While Maragùa was away at work, his wife would serve customers in the bushes, but this particular customer would be leisurely irrigating his arid throat from the comfort of the house maragùa had built with his bare hands.
Whilst here, he would enjoy other things that belonged to Maragúa.
This Gentleman was well aware that Maragùa was a complete Psychiatric case, one traumatic event away from a complete meltdown, but the desires of the flesh were too much to ignore.
Everyone knew that an illicit affair was going on, but no one would tell Maragùa because they were terrified of him. There was no existing manual then on how to break such life altering news to a Ninja who had all the hallmarks of someone capable of hacking you down with an axe on general principle. So no one dared.
Then one day Maragùa came off work a lot earlier than expected due to some unfortunate development at the college and found them in a very compromising situation in the house that he built. It was a beautiful sunny day.
It is said by those that were close, that he greeted them causally ‘no mùhurùkìte?’ and acted like he had seen nothing.
I will translate but the essence will be lost in translation; he said, “you are well?’’
He was carrying a crowbar or ‘taribo‘ on his person. He calmly walked into his bedroom and came out with his ‘thaithi‘ or a short stone mallet; the same mallet he had quarried the stones he built his house with.
The two didn’t move so as not to raise suspicion.
When Maragùa came out, he struck the man with the ‘thaithi’ on his head. This rendered him unconscious.
He then continued to clinically break every single bone in his body with it and then dislodged them from flesh with the crowbar.
Literally every bone in his body was detached from the next. Maragùa took his time. He was surgically clinical. He was especially thorough, like he was setting a standard.
Those of us who saw the body say to this day that we have never seen anything like it.
His wife had run out screaming by then. When she told those nearby what had transpired, no one dared come within shouting distance of that house. They all knew Maragùa and they all knew what was going on.
The crows had finally come home to roost. The immaterial had become, well, material. Excuse the flair for the dramatic.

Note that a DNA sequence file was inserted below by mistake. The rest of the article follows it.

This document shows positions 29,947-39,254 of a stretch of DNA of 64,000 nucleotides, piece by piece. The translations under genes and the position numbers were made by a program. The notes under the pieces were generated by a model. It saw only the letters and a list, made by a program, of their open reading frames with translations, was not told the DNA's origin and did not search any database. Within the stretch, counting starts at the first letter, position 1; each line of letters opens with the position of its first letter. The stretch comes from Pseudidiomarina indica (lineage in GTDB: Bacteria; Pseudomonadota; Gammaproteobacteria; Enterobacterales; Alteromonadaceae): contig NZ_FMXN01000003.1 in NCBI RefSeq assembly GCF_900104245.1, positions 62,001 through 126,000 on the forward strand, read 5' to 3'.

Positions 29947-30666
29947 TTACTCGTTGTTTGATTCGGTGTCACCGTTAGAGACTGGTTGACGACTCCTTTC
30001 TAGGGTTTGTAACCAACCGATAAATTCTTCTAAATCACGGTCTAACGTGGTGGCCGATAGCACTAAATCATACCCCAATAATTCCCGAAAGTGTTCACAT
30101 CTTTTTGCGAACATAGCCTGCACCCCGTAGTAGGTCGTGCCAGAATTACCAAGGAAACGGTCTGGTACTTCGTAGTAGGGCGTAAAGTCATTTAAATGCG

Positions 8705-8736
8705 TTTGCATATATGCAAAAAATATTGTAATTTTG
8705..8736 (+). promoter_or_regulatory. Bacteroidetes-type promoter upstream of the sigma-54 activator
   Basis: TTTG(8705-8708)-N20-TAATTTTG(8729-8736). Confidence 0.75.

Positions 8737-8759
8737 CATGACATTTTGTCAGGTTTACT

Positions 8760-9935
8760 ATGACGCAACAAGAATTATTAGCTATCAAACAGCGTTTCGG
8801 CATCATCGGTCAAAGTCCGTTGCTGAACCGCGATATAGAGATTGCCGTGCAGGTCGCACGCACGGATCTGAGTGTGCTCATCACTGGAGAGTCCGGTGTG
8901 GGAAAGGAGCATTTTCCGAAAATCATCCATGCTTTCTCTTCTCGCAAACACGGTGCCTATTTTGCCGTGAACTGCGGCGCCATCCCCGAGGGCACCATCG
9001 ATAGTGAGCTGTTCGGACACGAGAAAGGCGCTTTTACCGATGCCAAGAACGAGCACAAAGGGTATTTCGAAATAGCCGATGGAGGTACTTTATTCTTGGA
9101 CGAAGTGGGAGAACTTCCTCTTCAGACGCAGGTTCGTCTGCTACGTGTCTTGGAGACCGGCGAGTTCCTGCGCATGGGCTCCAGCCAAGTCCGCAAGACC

Maragùa had found out and that was a variable that his wife never considered in her calculations.
After he was done, he went outside and sat quietly at his ‘rùgito‘, the side of his house. He placed the murder weapons next to him and rolled a kìbanii.
Some bold co-workers came and retrieved the man in an effort to rush him to hospital but no one said a word to Maragùa. They were especially careful to tread slowly and softly near him. There was an outside chance he might get a strong inclination to kill someone else. No one risked pissing him off.
The man succumbed to his injuries soon thereafter and his remains were transferred to the Mùrang’a general hospital morgue.
When the police came many hours later to arrest maragùa, he hadn’t moved an inch and had smoked countless kíbaniis. The butts were strewn all over the place.
When they dramatically drew their guns; maragùa calmly told them, “nìkìì? Nì niì ndamùraga”. Basically , “what is the problem? I am the one who has killed him”
When they asked Maragùa what he had killed him with, Maragùa calmly told them in signature fashion, ‘’ì na kaido gaka”; “ with this small thing”, while pointing to his ‘thaithi‘ casually with his freshly lit and carcinogenic kìbanii.
He was arrested and later a murder charge was preferred against him. He pleaded guilty to the charge, and as was standard procedure, he was remanded awaiting psychiatric evaluation.
Maragùa was released shortly afterwards after government Psychiatrists held that Maragùa was crazy and out of reality with reality itself.
Ninja had pulled out an ace. He was unfit to stand trial and was insane to the extent that he couldn’t be held criminally liable for his actions.
On the strength of his White boss’s recommendation, he went back to work at the college upon his release but succumbed to illness 3 or so years later.
I never said another word to him from that day; he scared me halfway to death. The images of what he had done were strong with me.
I have tried to be especially careful while telling his story; I am certain that no one else will ever tell his story, so I have always wanted to tell it well. I see his sons around, they are all mechanics. They have never heard of a blog and they most likely will never read this; but if they ever do, let it be known that their Father was a remarkable man. All his flaws notwithstanding. He was a rarely gifted man born in the wrong place, at the wrong time.
I am glad I lived in Thanda Maria in the times of Maragùa, and I pray I told his story well.
As Albert Einstein said of his friend and Nobel prize winning theoretical physicist, P.A.M. Dirac; a man more intellectually endowed than even he was; and whose genius was laced with madness, I also say this of my compatriot Maragùa;
“This balancing on the dizzying path between genius and madness is awful”.
“Maragùa, Ùrotùra ùmamaga Kwega kuuraga.“
I will translate but no English phrase quite feels the same.
“Maragùa, my you always sleep in the place that is good where it always rains.“